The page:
Benin is a small West African country with a population of more than 9 million people, 37 percent of whom live on less than $1.50 per day. Despite some economic progress, Benin continues to struggle under pressures of underdevelopment, poverty and disease. The health sector in particular faces several challenges in delivering the population with basic health services.
PSI/Benin was created in 1992 to support the government of Benin in improving the health of the Beninese population. Established in 1994 and revitalized in 2009, ABMS (Association Béninoise pour le Marketing Social et la communication pour la santé) works closely with PSI in Benin to continue PSI’s commitment to local, socially dedicated organizations capable of decentralized initiatives and decision-making that lead to effective operations. ABMS’s intervention areas in malaria, HIV and AIDS, child survival and reproductive health continue to have a significant health impact in Benin.
ABMS estimates that in 2015, its products and services helped avert 169,812 DALYs, including, by health area:
- 2,485 Malaria DALYs
- 21,121 HIV DALYs
- 122,293 FP DALYs
- 22,590 MNCH DALYs
- 1,008 WASH DALYs
- 309 Safe Abortion DALYs
- 6 NCD DALYs
ABMS’ family planning programs also provided 256,192 couple-years of protection.
Malaria is a major driver of child mortality in Benin. It places a significant burden on the country’s health systems and economy with mortality and morbidity rates at 15 percent. In addition, anti-malarial products are not always available and are often illicitly overpriced in Benin. With USAID funding, ABMS launched its malaria program in 1998 to equalize access and ensure fair market price through the Super Moustiquaire, the first pre-treated insecticide-treated net (ITN) sold in urban areas via the commercial sector.
In 2006, ABMS switched to a long-lasting insecticidal net (LLIN), SuperMoustiquaire Longue Duree, and distributed LLINs through routine distribution in antenatal clinics to pregnant women and children under 5 and to the general population through social marketing and commercial channels. ABMS also participated in a 2011 national campaign organized by the government of Benin to distribute free LLINs to households across Benin. As of 2012, ABMS has distributed more than 300,000 LLINs to the population of Benin.
Since 2008, PSI has supported the National Malaria Program’s efforts to help pregnant women obtain artemisinine-based combination treatment (ACT). ABMS also participates in ACTWatch, a research project focused on exploring methods to increase ACT availability and decrease the consumer price of ACT.
The HIV and AIDS prevalence rate in Benin has been stable at 1.2 percent since 2006. Through peer education activities, mass media campaigns and HIV and AIDS-specific activities funded by Kfw, ABMS interventions seek to promote healthy behavior and proper condom use among Benin’s high-risk groups: trucker drivers, commercial sex workers, and schooled and un-schooled youth.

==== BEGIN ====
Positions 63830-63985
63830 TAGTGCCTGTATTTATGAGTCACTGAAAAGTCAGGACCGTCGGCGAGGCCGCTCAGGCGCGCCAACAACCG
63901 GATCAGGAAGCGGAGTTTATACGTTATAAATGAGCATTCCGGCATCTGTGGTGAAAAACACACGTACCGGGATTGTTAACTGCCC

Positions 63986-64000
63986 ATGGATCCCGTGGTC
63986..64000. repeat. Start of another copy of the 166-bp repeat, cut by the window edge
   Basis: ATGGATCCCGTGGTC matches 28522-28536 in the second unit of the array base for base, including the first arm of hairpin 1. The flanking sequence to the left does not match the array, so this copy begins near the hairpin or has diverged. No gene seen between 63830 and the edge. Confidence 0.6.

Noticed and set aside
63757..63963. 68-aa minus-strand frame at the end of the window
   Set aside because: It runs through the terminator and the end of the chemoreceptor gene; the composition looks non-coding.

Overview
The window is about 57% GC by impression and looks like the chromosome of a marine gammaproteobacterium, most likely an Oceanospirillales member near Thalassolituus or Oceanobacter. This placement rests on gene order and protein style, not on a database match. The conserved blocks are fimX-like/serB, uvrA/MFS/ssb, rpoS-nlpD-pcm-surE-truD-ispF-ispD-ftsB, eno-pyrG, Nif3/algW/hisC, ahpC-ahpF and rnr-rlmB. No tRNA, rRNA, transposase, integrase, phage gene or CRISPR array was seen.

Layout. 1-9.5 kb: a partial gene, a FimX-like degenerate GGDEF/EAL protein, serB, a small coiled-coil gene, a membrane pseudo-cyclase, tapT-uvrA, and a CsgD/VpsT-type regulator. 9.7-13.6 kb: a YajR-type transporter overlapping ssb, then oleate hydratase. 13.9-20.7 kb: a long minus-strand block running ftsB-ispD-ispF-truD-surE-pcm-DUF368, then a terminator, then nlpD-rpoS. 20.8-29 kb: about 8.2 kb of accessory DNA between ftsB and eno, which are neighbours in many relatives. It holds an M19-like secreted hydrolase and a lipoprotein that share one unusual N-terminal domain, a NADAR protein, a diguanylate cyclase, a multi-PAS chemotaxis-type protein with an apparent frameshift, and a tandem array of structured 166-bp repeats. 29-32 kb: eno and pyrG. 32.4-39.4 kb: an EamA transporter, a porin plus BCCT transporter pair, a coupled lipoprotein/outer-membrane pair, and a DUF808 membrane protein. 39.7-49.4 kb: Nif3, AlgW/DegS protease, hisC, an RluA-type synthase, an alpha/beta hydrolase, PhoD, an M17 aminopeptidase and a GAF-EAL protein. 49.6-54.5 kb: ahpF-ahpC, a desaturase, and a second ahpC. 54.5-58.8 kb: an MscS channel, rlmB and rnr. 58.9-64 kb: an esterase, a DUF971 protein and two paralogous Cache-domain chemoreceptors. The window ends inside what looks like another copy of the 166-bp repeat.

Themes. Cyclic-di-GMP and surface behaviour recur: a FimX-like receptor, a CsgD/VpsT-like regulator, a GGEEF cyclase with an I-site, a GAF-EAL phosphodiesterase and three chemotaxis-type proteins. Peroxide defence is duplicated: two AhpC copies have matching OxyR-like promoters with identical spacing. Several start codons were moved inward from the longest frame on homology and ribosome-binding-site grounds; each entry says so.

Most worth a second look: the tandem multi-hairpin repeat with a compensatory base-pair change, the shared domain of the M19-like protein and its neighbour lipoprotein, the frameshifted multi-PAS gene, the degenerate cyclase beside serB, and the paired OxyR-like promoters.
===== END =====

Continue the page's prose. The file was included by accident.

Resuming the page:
ABMS also socially markets and distributes two brands of male condoms: Prudence Plus condoms for the general population and Koool condoms, a brand specifically targeting youth. Interventions in the public and private health sectors promote and strengthen HIV and AIDS integrated services in HIV testing, counseling and referral, STI testing and treatment, and prevention of mother to child transmission. Mobile units also provide HIV counseling and testing services in under-served areas.
To reach youth with key sexual health and HIV and AIDS prevention messages, ABMS created “Amour & Vie” (Love & Life) with funding from the Dutch government. Amour & Vie is a program that works to increase the use of condoms among youth, encourages them to postpone sexual relations and ensures that when they do engage in sexual relations, they protect themselves against HIV and STIs. “Amour & Vie” also reaches youth through radio and TV shows, a bi-monthly magazine, and clubs for schooled and un-schooled youth as well as community activities in partnership with the Peace Corps. The upcoming launch of youth centers will increase youth’s access to sexual and reproductive health services.
ABMS and its local partners also worked with the government of Benin in developing and implementing the government’s HIV and AIDS strategic plan through support for policy development, including the coordination of a national response to HIV and the strengthening of a single monitoring and evaluation system, the capacity building of NGOs, and improved epidemiological surveillance.
Although nearly half of Benin’s population does not have access to safe drinking water, the use of water treatment products among households in the country is low. ABMS sought to reduce diarrhea morbidity and mortality in children by increasing the accessibility to and demand for the household water treatment, Aquatabs, as well as the diarrhea treatment, OraselZinc with funding from USAID. Through mass media campaigns and peer education activities, ABMS’s interventions with local partners also work to improve the use of household water treatment and diarrhea treatment practices in Benin. Specifically, activities focus on increasing knowledge on safe water storage and hand-washing as well as self-efficacy on diarrhea prevention and treatment.
Child survival interventions also promote routine vaccinations in children under 5 in areas with low vaccination rates through mobile video activities, mass media activities and field supervision visits. In addition, ABMS and the Beninese government support activities to promote routine vaccinations in public health centers in collaboration with local authorities, health agents and opinion leaders.